How to Get the Most From the New College Net Cost Calculators

College parents’ task of estimating and preparing for the cost of college may just have become more realistic.  As of October 29, 2011, all colleges receiving federal aid will be required to provide a Net Cost Calculator on their college websites. The new net-price calculators are intended to help future college students and their parents have a better sense of the cost of attending a particular college for a particular student.

According to the College Board, the average cost for tuition, fees and living expenses at a four year private college was $38,590 last year.  Grants, scholarships and aid lowered that costs to an average of $11,380 to $17,130 for most students. Obviously, college ”sticker price” may be dramatically different from the actual price.  The new net price calculators are intended to help provide a clearer picture by making college financing more transparent and colleges more accountable.

Some college websites have contained price calculators for many years, but for many schools this new federal regulation, part of the Higher Education Opportunity Act of 2008, will require a new effort.  Calculators may change and become either simpler or more sophisticated over time.  While the Education Department has provided a simple template which colleges may use (containing only nine questions) some colleges have created their own versions or purchased templates from organizations such as the College Board or Student Aid Services.  The more questions the calculator contains, the more accurate the outcome may be.

New price calculators can be an important and helpful tool to parents, but like any good tool, it is important to know how to use it.  Here are a few suggestions to help you get the most benefit from this college estimator.

  • Gather as much information as possible before you sit down to use the calculator.  Much like doing your income taxes, or completing the FAFSA, most calculators will require you to input significant information.  Having the information readily available will help the process go more smoothly.  You may need information regarding your income, investments, home value, tax forms, business income, as well as student information such as SAT or ACT scores.
  • Provide information that is as accurate as possible.  The results that you receive from the calculator will be only as good as the information that you input.  Be as complete and accurate as possible.  Remember that this is a tool for you to get a clear picture of costs.  Over or underestimating anything will give you an unrealistic picture.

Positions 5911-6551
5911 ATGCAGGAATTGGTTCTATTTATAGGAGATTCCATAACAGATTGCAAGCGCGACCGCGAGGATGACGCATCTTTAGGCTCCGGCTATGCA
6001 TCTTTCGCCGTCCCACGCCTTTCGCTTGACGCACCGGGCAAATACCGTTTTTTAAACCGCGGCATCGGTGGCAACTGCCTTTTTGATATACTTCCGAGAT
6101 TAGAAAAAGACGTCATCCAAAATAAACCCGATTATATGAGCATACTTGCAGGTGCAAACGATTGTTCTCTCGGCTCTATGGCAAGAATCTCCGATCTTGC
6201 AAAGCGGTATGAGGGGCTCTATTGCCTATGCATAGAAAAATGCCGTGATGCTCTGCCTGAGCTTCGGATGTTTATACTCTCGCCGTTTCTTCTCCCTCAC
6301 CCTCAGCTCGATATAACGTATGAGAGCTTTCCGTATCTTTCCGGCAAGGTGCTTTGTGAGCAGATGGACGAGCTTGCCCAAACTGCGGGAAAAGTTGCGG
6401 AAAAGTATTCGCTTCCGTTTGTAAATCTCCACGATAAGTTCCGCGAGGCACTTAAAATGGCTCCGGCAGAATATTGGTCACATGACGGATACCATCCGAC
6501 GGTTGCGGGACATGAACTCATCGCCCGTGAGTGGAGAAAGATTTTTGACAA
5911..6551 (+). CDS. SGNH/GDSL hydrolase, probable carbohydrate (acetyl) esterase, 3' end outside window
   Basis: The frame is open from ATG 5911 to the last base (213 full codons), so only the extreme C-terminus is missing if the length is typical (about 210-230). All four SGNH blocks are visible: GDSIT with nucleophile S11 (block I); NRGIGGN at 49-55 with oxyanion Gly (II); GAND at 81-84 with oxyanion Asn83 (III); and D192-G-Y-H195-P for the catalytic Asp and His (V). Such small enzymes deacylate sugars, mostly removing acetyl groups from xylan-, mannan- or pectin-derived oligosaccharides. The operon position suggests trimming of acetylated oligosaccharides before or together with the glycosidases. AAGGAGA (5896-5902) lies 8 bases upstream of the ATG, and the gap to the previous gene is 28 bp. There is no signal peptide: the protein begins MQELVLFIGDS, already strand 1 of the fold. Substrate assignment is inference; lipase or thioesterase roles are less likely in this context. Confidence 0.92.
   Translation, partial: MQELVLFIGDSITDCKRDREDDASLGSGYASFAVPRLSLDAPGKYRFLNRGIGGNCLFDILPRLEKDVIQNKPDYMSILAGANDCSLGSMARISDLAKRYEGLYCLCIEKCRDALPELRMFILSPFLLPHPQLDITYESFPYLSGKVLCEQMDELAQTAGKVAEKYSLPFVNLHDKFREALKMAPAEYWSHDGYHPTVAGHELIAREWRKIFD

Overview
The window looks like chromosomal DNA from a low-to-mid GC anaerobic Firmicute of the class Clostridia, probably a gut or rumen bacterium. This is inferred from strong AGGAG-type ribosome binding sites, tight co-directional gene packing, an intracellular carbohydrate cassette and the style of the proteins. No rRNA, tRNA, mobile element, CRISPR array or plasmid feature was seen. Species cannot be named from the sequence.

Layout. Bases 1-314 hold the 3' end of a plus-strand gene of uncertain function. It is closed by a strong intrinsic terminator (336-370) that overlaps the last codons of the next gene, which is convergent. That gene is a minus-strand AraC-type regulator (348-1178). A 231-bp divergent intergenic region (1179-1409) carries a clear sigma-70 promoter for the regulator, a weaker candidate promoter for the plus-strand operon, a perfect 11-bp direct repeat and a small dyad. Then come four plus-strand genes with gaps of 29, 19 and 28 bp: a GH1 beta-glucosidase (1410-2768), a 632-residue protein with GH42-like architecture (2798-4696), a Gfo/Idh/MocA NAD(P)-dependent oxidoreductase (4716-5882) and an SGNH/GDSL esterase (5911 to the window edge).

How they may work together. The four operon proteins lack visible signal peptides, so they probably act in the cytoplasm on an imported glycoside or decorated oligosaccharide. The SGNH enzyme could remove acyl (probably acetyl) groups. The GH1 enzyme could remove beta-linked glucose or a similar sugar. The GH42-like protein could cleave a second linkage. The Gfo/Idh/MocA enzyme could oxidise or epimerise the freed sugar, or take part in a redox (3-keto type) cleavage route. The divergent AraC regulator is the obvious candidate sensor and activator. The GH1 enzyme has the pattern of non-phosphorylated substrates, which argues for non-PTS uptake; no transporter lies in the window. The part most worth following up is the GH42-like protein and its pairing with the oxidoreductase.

• Do not be intimidated by a long form with many questions.  Although this may be time consuming, you may get a more complete and accurate financial picture.
  • Be cautious about comparing the information from one school with another.  Each school may calculate the formula differently.  Check carefully to see whether the school has included loans in their calculation, or federal work study, or merit aid.  These factors can make significant differences.
  • Look carefully at where the calculator appears on the college’s website.  If it is hidden or buried deep within the website, that may indicate that the college would rather you not have quite as clear a picture.  Keep this in mind.
  • Work on the calculator together with your student.  This will help him become more familiar with the process and realistic costs.  This is especially crucial if your student will be responsible for any portion of college costs.
  • Remember that the new price calculator is meant to be an estimator that will give you a ballpark, estimated, cost of attendance.  The calculator cannot replace a good conversation with a financial aid representative from the college.  Use the information from the calculator as a beginning point of conversation with someone from the college.  Ask them to explain how it works.  Ask questions about variations.  Provide additional information that might not have been included.  Nothing replaces a one-to-one conversation with a knowledgeable person from the institution.
  • Keep in mind that the cost of attendance, although a major factor for most families, is only one piece of the picture of college.  Involve your student in the process.  Look at all of the other factors of the college experience.  Include the costs as one part in a very large picture of the college decision.

Knowing the realities of the costs of college attendance, as harsh as those realities may seem, is an important step in the college search process.  The new required college price calculators may open up new possibilities to some students as they, and their parents, dig past surface appearances.

The author of one recent article conducted an experiment by completing the calculator for a hypothetical family with a $60,000 income and 2 children.  This author compared the cost of attending a large, Midwestern private college with a state school.  The original cost of the private college was $59,783 and the state school was $22,150 (in state) and $42,166 (out of state).  Because of the private college’s large endowment and scholarships, the final cost of attendance at that school was $11,000.  The cost at the state school was not discounted and remained at $22,150 and $42,166.  Obviously, this calculation might open up some important considerations and conversations.

Keep the new cost calculators in perspective, but take advantage of the new tool as one more important piece of information on the college journey.

Related Posts:

Making Sense of Your Student’s College Financial Aid Package

What Might Jeopardize My College Student’s Financial Aid?


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